Slovenia's national security council meets over wiretapping row with Croatia

Slovenia's national security council meets over wiretapping row with Croatia

Slovenia's national security council meets over wiretapping row with Croatia Izvor: Marko Lukunic/PIXSELL

Slovenian Prime Minister, Marjan Sarec, called for an emergency session of the Slovenian National Security Council on Tuesday, after Slovenian media had reported last week that the Croatian Security and Intelligence Agency (SOA) had wiretapped a Slovenian judge and an agent during the border arbitration process between the two countries in 2015.

Slovenian media also reported that the representative of the Austrian media company Styria in Croatia, Ivan Tolj, later tried to stop any reports of SOA's involvement in the wiretapping scandal from being published.

Croatian Ambassador in Slovenia, Boris Grgic, was summoned to the Slovenian Foreign Ministry, while the Slovenian Ambassador to Croatia, Smiljana Knez, was called back to Ljubljana for consultations, Slovenian agency STA reported on Tuesday.

“My first comment is that our agent and the judge were not supposed to communicate at all, and that’s the reason the wiretapping affair happened in the first place. I’m pleased it was finally discovered who had wiretapped them. It’s obvious the Croatian intelligence did it, with their own agenda, since it was clear that Croatia thought the arbitration ruling would not be beneficial for them and that Slovenia would get access to open sea and more than a half of the Piran Bay. Obviously they wanted to discredit the entire process,” said the Slovenian Defence Minister, Karl Erjavec, last week.

Croatia has officially denied having anything to do with the wiretapping scandal.

Arbitration scandal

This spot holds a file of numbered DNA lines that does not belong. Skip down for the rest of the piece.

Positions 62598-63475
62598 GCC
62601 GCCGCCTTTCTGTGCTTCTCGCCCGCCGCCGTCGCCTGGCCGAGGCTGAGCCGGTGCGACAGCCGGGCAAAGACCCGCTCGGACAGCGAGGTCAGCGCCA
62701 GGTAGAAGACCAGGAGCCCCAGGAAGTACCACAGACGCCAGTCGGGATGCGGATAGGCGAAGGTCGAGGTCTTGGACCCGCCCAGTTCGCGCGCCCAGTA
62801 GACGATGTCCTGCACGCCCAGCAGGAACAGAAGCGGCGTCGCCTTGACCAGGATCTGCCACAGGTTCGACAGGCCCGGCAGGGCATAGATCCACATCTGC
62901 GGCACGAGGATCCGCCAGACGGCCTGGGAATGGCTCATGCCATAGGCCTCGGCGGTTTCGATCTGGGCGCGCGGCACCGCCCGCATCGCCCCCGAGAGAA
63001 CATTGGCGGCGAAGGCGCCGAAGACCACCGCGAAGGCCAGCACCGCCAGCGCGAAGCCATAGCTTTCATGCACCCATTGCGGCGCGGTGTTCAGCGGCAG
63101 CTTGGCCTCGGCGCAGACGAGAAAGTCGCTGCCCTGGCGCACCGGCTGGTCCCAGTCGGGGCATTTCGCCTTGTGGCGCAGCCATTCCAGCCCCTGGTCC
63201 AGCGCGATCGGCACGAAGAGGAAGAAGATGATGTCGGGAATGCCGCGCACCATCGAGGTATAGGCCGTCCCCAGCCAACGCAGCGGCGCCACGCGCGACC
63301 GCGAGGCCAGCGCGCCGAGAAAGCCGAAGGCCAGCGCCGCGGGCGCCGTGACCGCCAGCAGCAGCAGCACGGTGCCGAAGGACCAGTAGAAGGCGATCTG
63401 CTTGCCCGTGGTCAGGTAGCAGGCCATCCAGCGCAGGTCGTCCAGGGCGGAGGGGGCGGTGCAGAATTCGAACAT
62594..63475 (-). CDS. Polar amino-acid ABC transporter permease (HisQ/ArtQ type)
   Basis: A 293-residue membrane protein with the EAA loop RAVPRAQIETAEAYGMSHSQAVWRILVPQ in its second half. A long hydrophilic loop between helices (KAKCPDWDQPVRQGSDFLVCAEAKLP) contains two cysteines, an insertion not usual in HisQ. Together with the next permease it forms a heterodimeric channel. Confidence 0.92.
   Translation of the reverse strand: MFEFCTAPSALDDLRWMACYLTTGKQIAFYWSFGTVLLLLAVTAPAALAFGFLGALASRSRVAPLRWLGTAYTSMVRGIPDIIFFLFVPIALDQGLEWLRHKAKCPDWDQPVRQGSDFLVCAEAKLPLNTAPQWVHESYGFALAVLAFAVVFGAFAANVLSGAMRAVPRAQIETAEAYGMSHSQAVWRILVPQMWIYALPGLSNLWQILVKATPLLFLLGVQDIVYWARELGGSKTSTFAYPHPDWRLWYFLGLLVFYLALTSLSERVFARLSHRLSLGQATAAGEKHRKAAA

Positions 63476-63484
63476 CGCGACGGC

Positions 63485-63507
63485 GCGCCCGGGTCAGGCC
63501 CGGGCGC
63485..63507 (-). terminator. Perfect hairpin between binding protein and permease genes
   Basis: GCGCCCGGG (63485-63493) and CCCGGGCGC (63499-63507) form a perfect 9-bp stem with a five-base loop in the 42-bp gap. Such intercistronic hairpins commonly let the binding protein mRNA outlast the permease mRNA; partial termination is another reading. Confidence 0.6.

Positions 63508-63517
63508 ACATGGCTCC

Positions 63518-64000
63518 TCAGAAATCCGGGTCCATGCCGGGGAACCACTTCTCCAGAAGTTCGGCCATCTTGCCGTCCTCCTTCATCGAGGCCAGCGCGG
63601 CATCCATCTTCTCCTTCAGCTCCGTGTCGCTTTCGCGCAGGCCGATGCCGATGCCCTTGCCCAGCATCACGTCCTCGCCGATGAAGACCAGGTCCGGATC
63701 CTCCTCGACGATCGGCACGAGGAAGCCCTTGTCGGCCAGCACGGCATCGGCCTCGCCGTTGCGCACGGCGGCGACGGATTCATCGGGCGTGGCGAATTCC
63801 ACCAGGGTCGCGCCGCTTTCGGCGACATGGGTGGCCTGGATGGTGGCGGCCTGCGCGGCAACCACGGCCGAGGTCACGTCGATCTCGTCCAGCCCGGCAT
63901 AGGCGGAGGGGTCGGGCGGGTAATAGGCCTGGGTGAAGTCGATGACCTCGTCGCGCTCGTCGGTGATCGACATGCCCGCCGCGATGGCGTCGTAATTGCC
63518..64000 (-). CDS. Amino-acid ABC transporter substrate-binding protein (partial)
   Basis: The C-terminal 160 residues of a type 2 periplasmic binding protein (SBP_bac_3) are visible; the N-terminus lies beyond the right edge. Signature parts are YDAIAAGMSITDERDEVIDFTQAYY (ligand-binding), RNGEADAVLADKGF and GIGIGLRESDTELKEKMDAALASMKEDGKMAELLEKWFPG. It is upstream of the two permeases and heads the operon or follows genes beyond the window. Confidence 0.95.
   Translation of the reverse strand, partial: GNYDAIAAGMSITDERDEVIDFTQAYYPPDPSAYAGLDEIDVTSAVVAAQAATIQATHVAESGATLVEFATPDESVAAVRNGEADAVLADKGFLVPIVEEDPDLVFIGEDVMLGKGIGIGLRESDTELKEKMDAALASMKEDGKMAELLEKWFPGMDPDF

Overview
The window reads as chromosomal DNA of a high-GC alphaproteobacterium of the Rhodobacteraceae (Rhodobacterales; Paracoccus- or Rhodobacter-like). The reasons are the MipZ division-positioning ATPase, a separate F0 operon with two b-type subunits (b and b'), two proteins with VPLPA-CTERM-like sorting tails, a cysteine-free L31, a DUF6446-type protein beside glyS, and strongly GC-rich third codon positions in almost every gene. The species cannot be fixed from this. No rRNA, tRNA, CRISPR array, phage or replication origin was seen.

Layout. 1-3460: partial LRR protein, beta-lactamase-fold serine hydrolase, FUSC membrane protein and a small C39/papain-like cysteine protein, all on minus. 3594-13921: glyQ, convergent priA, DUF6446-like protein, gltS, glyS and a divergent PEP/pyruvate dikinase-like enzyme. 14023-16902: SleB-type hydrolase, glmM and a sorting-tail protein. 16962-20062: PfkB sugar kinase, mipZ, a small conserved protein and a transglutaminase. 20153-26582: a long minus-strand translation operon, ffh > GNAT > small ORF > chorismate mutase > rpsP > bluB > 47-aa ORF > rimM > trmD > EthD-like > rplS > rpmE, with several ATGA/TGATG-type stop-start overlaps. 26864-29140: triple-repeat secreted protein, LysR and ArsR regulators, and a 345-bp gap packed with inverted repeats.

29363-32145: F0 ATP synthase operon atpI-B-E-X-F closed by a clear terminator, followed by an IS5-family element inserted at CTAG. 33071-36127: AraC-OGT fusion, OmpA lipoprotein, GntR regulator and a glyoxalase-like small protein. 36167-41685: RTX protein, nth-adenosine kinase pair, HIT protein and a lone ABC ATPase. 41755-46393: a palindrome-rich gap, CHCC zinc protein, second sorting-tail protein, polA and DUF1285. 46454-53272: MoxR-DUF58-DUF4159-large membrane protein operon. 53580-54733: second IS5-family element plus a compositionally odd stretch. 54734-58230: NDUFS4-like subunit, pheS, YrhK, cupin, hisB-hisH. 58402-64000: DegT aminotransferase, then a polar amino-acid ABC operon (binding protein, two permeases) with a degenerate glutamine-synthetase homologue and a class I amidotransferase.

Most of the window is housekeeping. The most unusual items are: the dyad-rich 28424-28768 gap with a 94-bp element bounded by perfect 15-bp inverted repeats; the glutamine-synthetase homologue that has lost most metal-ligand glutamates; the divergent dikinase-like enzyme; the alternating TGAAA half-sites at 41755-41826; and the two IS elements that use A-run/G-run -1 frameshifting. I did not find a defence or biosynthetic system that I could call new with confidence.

In July 2015, the Croatian Vecernji List daily published audio footage of prohibited communication between a judge in the Croatia-Slovenia border arbitration process, Jernej Sekolec, and the Slovenian agent Simona Drenik, after which Croatia left the process claiming it was “irreparably contaminated.” The proceedings went on and the ruling, which Croatia refuses to recognise to this day, was reached in 2017.

Slovenian POP TV published an audio recording on Monday, claiming it proves that Ivan Tolj, the representative of Styria in Croatia and Chairman of the Board of the Vecernji List daily and 24 sata daily, attempted to prevent them from publishing their story on the involvement of Croatian intelligence agents in the wiretapping affair.

In the recording, which POP TV claims is a conversation between Tolj and an unidentified man, Tolj says he has “an offer from the Croatian government.”

“POP TV is trying to open up an old story about our intelligence agency. I was asked to call you and help in solving this issue… the government is asking if you can stop this, it would be useful,” Tolj allegedly said.

Media pressures

Slovenian portal 24ur.com reported on Monday that it remains unclear how Tolj could have known that the story on SOA’s involvement in the wiretapping scandal was about to be published.

“But it shows something... Only a few people, and only two POP TV reporters knew this story was going to be published. Croatia could have known this only by tracking foreign journalists,” 24ur.com said.

“This was only one in a number of Croatia’s clumsy attempts to bury the story. It’s obvious Croatia… tried to do everything to keep SOA’s plot hidden from Slovenia’s and international public,” they added.

Prime Minister Sarec’s cabinet said on Tuesday that Sarec was “concerned about reports on Croatia’s attempts to influence the reporting of POP TV on SOA’s actions.”

“Such media pressures are unacceptable and completely at odds with basic democratic principles,” Sarec’s cabinet said.

The Croatian government denied on Tuesday any allegations that they attempted to influence the Slovenian media.

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